By Lianne Kolirin
Ramadan in lockdown was a challenging experience for Muslims worldwide. Now a leading British museum has launched a project to reflect the experiences of this unusual time in London.
Social distancing coupled with the closure of mosques meant communities were unable to celebrate Ramadan, which ran from April 23 to May 23, in their usual fashion.
The Museum of London was keen to capture this unique experience to ensure future generations will be able to learn about and understand this extraordinary period as part of its ongoing Collecting Covid project. It aims to reflect the voices and experiences of a broad range of Londoners, from those on the frontline to the vulnerable shielding at home.
While the collection is ongoing with objects and experiences still being collected, it already features an audio recording of the public calls for prayers at the Musallaa an-Noor mosque in Hackney. Researchers have also documented the experiences of young Muslims in west London and have been working with seven groups of families or households from various London boroughs.
Aisling Serrant, community engagement manager at the Museum of London Docklands, explained that the collection includes photographs, film, audio recordings and even personal objects.
She said: “Some of the key parts of Ramadan, such as spending time with family and friends and visiting the mosque, have not been able to take place this year or had to be adapted to virtual or socially distant means. It was important to capture the experiences of families at this time as it was an unprecedented experience for the many Muslims living in London.”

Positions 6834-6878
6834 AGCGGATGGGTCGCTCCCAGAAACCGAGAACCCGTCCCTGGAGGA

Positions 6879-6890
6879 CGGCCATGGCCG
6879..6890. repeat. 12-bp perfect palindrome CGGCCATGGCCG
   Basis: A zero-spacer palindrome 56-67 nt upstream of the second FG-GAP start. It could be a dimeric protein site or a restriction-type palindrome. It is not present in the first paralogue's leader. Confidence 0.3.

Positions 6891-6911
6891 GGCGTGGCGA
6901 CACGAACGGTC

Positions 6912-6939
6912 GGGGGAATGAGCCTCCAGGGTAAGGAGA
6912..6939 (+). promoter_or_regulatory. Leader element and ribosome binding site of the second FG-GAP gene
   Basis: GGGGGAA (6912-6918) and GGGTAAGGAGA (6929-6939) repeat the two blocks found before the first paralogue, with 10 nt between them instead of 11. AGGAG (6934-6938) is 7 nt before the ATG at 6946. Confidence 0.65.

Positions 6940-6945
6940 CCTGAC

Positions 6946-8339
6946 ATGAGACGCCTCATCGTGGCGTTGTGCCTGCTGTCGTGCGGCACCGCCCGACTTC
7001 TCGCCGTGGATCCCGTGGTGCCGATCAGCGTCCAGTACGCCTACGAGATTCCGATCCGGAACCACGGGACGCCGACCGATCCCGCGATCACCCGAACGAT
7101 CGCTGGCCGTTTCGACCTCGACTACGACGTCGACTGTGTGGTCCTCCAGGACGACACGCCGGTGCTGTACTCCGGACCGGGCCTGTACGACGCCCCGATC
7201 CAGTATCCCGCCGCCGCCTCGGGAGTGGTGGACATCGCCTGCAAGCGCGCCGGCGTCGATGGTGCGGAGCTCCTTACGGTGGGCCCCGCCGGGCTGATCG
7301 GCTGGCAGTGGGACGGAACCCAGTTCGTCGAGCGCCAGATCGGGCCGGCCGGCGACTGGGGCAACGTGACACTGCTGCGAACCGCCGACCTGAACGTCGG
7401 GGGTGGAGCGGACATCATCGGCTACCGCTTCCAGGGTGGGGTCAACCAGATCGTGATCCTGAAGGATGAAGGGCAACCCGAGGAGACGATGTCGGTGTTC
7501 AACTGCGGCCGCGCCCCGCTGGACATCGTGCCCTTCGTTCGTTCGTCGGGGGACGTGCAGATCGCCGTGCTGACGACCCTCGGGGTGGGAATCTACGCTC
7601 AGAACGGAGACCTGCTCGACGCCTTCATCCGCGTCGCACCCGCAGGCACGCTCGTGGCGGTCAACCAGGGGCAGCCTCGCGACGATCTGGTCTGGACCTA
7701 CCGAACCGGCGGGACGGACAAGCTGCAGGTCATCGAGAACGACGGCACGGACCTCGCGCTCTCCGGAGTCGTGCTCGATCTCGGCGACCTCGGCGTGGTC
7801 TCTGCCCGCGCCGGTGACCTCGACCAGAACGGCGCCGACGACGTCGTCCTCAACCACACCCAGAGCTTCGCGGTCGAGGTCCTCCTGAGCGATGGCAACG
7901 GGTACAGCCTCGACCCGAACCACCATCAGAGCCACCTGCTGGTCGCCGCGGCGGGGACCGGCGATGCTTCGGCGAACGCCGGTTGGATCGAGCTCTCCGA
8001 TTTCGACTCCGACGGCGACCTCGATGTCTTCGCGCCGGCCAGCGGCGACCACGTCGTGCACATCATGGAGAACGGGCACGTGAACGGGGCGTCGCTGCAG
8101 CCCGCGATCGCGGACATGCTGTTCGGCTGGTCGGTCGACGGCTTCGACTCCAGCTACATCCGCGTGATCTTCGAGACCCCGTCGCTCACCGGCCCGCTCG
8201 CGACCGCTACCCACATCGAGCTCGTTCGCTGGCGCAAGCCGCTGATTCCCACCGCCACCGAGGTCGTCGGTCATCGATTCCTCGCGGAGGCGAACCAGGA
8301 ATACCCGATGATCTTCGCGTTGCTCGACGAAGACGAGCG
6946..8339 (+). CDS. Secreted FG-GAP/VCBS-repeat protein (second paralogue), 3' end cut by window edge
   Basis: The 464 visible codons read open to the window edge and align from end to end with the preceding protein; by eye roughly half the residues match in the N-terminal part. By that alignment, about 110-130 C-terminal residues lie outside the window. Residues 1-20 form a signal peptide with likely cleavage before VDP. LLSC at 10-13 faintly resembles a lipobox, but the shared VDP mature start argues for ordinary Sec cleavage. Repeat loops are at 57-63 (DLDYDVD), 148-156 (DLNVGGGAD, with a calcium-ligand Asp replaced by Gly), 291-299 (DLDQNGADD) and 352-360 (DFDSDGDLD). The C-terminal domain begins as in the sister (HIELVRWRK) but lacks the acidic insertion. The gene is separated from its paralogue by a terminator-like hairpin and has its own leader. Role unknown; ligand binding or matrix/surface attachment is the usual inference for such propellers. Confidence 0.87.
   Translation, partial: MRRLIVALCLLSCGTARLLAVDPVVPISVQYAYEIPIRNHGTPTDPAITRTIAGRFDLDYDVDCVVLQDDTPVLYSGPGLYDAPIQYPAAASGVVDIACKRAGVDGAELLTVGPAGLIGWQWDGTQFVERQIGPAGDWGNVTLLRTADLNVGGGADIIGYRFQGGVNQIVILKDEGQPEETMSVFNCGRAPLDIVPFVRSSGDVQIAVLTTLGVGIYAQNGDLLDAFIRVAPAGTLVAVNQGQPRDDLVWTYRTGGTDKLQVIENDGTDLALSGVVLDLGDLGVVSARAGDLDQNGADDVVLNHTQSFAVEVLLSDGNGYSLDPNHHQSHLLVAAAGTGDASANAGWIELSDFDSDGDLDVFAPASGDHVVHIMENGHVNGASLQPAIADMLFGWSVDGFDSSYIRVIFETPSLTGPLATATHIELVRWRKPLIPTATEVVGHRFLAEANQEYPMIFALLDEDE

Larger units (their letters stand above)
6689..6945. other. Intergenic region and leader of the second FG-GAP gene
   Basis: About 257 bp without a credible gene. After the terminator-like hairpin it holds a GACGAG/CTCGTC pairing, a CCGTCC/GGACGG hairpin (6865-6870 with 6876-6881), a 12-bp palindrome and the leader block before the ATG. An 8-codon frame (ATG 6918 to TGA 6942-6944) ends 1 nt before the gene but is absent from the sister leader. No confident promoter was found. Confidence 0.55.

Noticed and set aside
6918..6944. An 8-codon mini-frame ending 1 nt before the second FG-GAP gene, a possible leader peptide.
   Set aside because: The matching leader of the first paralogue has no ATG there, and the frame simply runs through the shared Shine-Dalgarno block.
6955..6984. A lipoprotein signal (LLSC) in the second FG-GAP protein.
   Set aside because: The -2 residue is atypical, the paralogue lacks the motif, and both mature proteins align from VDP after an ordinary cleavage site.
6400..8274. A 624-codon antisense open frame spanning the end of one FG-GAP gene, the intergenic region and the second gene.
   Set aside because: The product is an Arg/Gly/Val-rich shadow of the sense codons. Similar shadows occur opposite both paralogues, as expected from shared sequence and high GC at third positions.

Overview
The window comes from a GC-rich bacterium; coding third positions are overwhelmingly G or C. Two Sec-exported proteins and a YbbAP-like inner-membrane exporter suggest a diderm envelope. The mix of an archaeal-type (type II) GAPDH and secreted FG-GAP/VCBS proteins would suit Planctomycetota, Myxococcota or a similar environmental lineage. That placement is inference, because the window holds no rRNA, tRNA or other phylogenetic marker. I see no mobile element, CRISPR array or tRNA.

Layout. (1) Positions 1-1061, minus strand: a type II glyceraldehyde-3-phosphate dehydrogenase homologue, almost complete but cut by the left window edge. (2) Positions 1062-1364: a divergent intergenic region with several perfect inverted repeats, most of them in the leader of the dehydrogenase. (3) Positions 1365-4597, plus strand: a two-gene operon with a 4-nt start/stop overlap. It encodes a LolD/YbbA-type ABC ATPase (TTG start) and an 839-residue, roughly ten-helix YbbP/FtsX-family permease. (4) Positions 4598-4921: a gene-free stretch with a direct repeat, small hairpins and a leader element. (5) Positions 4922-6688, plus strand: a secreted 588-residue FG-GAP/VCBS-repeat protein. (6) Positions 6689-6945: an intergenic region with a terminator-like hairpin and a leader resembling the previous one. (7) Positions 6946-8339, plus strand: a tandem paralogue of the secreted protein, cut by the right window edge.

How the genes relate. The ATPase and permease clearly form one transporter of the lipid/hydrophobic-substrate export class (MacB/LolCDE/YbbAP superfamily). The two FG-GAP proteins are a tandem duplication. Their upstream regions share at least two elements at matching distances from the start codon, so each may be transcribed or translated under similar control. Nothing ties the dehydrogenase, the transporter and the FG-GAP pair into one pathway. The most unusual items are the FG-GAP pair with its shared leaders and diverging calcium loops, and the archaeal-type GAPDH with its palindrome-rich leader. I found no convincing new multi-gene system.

The collection so far features some of the reflections below:
Iffath from Croydon:
“I am an Anaesthetic Nurse and wanted to take part in the Museum of London’s collecting project in order to represent the frontline NHS staff who embraced this challenging Ramadan and allow future generations to learn that fasting in PPE was challenging physically, however, mentally it strengthens your mind and helps you grow as a person. My main reflections of celebrating Ramadan in lockdown were how important it is to slow down in life, absorb the beauty around us, and finally, that there is always so much more we can do for our community.”
Shazia from Redbridge
“Given that our Ramadan experience is always characterised by such collectiveness, Ramadan during ‘lockdown’ was at first met with some nervousness! As the days and weeks passed, there were many wonderful ways and means available for us to reap the rewards of Ramadan. Prayers at the mosque were replaced with congregational prayers at home, attending the mosque to hear valuable reminders about life were replaced with online sermons delivered by the Imam, Islamic study gatherings at the mosque were replaced by family discussions and presentations by the children in our living room, volunteering to feed the homeless was replaced by donating to the local foodbank. We still shared Iftar meals with our family and friends by sending (and receiving!) lovingly prepared food.”
Nafisa from Waltham Forest:
“I hope future generations looking at our experience will ponder and reflect on their own lives, their own relationships and be grateful for the little things and find value in non-material things. That they will see that whatever life throws at them, it is important to find the silver lining. To have hope in the darkest of times and to take resilience, strength and comfort from our stories.”